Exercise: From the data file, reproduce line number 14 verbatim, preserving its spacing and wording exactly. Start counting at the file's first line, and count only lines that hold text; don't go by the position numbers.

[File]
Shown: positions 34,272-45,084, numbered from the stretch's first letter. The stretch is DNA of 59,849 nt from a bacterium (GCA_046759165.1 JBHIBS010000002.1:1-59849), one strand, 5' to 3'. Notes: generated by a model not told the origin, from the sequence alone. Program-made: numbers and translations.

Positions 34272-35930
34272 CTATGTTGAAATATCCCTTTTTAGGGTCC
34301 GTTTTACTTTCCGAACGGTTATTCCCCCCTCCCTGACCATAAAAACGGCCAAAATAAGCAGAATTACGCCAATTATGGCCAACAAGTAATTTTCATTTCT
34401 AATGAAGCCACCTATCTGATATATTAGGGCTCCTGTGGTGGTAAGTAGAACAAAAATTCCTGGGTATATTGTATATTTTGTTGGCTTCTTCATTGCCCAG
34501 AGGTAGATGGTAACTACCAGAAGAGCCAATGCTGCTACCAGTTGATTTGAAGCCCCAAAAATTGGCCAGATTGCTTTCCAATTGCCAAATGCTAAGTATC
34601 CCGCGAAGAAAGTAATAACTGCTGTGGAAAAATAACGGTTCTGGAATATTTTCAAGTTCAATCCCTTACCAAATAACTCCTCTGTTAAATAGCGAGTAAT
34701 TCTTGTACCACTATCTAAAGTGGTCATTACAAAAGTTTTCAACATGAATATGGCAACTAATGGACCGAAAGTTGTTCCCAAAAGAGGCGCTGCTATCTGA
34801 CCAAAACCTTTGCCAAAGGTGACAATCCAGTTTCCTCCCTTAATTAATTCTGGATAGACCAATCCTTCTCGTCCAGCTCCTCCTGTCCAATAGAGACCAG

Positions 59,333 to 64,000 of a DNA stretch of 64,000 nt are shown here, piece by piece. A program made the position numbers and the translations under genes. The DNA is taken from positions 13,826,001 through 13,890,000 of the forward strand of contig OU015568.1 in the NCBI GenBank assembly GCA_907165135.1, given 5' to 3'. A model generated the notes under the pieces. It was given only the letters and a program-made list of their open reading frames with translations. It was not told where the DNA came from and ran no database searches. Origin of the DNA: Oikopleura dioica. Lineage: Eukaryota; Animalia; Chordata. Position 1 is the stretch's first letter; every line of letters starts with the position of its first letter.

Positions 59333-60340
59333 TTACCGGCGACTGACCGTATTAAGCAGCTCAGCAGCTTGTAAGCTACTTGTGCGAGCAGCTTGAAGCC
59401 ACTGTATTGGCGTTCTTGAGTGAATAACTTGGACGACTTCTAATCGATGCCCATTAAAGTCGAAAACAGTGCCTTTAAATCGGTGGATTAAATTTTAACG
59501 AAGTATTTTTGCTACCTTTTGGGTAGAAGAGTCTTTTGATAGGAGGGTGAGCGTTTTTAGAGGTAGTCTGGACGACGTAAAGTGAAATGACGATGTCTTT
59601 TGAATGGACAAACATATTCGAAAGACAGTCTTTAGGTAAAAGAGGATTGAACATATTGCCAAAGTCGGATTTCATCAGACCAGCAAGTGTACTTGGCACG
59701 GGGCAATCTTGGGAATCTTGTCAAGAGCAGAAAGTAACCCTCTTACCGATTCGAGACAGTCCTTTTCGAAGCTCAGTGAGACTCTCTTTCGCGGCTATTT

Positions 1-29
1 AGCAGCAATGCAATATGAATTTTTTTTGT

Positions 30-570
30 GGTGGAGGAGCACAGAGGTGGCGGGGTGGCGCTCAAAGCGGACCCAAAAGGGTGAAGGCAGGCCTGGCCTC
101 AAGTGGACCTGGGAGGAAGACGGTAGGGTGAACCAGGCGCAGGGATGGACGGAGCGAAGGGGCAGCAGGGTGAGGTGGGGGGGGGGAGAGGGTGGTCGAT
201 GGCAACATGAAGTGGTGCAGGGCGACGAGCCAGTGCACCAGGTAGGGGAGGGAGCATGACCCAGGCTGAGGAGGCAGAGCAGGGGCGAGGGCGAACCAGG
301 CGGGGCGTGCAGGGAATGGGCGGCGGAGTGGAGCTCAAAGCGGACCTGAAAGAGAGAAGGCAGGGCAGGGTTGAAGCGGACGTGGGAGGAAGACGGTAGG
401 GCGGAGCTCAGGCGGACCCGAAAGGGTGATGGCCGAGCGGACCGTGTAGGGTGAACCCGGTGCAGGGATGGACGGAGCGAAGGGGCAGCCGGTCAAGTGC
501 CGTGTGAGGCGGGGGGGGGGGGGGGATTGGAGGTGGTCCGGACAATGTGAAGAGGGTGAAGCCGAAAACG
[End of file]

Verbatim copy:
59501 AAGTATTTTTGCTACCTTTTGGGTAGAAGAGTCTTTTGATAGGAGGGTGAGCGTTTTTAGAGGTAGTCTGGACGACGTAAAGTGAAATGACGATGTCTTT